During July-September 2017, the team created a MOOC course on 3D modeling with FreeCAD software. The course contains 32 tutorial videos, and is intended to provide the necessary tools to develop 3D object models with a 3D Printer. The team purchased equipment for experimental STEM Laboratories in three schools - “España”, “Concha Viuda de Escalón”, and “San Luis Talpa” - including 3D printers, robotics kits, complete physics laboratory set-up, specialized software, and laptops, so that students could use the equipment to carry out STEM projects, which, in turn, will help produce the measurable data the team needs for their research deliverables.
Since the beginning of the project, thirty teachers, ten UFG students, and ten instructors of the National Academy of Public Safety received took six courses with international instructors from Arizona State University, UNIANDES Colombia and UFG, including: (1) Applied Statistics; (2) STEM Methodolody (Design Thinking); (3) Python Programming; (4) Language “R”; (5) Didactic Planning for Sciences; and (6) Fundamentals of Data Sciences.
Potential Development Impacts: The teacher Bejamín Recinos, one of the beneficiaries of the project, established a Robotics Club in España School, along with his students winning several prizes in the national contest of educational robotics. The Concha Viuda de Escalon School developed its second STEM project fair, UFG staff were part of the qualifying jury, evaluating over 50 projects.
|Receiving the first prize with the Taiwanese ambassador and the Deputy Minister of Science and Technology||Teacher Ramon Benjamín Recinos and students in Robotics Club||Participants in the 2017 National Championship|
Research data and future plans
Since the installation of the STEM Experimental Laboratories in beneficiary schools has not been fully completed due to delays in equipment procurement and delivery, and due to the end of the school year, the team still plans to conduct equipment training and motivate teachers to take the MOOCS courses. If the project is extended beyond its originally planned project dates, the team intends to purchase robotics kits, provide a basic robotics workshop, and develop measurable research data to support the premise that by training the Judicial Group participants and by creating a crime data sciences lab, the available valuable data sciences resources would increase the competence of the judicial sector. Similarly, measurable data is anticipated to support the premise that by training public school teachers in San Salvador and by promoting the development of new STEM curricula that are not focused on rote learning, and by providing the foundation for learning valuable technical skills, STEM education for at-risk youths will be improved, helping mitigate school drop-out rates, the lure of gangs, episodes of violence, among other indicators.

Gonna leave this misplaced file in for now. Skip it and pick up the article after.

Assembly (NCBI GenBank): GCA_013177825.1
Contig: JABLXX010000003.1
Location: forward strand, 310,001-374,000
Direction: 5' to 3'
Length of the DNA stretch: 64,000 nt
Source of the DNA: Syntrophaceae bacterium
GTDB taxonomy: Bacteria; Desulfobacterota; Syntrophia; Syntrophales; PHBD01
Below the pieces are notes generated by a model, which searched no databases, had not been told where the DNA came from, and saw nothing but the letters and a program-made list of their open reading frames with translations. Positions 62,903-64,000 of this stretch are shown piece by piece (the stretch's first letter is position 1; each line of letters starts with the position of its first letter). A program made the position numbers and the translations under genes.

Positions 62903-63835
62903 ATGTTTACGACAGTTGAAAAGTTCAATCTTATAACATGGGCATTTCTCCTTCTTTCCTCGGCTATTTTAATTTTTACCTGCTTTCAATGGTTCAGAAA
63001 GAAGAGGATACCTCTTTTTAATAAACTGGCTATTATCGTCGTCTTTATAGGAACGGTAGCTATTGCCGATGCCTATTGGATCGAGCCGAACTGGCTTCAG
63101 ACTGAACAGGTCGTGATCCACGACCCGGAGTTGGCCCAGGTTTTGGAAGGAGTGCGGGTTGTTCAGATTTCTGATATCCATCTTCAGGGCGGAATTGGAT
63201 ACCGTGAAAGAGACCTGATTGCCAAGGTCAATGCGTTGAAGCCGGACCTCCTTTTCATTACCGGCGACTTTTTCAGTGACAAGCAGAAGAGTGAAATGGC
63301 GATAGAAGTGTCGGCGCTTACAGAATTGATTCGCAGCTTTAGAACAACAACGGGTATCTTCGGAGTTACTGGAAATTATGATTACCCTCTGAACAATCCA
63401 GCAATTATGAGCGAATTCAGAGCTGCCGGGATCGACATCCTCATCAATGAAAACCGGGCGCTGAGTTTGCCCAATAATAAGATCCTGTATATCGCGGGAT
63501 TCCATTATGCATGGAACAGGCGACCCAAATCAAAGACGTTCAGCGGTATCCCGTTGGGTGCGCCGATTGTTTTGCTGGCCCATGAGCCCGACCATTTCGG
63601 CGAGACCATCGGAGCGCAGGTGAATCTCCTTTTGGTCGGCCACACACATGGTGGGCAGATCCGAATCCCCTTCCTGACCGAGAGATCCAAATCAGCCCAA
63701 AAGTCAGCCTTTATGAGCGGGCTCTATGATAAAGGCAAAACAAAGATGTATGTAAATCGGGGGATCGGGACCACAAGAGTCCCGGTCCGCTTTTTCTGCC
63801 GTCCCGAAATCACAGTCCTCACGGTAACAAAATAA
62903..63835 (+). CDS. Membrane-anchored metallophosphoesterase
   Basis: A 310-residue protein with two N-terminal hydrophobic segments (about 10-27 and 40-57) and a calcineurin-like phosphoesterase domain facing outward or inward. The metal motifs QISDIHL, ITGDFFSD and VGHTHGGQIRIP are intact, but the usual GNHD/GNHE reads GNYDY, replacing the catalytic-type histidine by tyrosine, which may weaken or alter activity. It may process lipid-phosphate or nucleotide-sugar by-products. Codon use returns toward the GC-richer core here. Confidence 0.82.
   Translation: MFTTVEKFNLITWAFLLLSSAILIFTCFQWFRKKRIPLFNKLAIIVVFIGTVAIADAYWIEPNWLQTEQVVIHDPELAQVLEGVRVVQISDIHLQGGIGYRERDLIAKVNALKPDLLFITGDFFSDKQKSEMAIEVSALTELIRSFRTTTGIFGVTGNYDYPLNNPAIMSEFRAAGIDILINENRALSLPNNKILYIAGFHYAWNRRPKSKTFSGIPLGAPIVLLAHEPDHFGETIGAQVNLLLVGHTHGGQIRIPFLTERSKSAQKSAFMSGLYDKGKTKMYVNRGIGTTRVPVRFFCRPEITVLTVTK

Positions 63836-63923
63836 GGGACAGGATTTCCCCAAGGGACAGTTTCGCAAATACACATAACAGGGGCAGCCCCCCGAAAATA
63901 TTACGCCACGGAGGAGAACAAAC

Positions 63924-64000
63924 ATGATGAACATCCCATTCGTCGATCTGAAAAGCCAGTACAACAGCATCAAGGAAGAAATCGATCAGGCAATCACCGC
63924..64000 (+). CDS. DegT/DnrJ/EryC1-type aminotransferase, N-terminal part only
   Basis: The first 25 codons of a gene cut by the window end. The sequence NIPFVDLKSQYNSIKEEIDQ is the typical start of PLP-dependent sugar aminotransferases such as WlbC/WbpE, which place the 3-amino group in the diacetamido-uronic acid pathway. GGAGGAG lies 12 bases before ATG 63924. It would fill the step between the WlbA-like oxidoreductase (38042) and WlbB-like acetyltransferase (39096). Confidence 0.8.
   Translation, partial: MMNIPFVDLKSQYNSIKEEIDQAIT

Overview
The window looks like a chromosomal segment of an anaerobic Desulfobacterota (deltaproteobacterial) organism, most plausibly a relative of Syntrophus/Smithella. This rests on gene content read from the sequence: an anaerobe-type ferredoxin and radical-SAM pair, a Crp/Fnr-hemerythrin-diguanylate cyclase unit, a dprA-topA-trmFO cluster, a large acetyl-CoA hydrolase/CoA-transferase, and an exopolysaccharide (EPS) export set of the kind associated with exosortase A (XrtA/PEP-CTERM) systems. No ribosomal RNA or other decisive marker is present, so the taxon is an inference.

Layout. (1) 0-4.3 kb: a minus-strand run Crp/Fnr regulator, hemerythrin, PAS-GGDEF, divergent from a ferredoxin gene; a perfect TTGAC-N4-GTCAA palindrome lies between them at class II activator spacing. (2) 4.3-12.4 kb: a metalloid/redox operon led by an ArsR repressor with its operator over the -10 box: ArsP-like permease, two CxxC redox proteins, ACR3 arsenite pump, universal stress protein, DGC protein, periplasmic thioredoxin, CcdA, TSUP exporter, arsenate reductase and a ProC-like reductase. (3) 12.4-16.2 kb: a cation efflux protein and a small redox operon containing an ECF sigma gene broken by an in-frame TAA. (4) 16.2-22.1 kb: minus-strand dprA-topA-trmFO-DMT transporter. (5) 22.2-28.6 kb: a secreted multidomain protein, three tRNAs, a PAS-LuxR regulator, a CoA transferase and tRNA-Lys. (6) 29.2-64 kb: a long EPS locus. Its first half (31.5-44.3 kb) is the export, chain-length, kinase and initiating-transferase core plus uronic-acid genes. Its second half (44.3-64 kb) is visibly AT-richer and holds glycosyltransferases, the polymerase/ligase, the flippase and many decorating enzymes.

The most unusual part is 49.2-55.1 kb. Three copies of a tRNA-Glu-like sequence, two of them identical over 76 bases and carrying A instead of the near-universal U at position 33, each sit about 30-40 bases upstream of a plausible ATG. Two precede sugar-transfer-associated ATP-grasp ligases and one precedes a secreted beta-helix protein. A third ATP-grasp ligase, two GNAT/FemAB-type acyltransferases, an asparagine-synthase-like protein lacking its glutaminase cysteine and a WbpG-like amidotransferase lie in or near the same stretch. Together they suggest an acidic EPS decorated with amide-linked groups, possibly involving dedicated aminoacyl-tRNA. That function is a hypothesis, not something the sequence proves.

Dr. Oscar Picardo's recent article
on science education and its contribution to violence reduction and his PEER project goals was recently published in La Prensa Gráfica.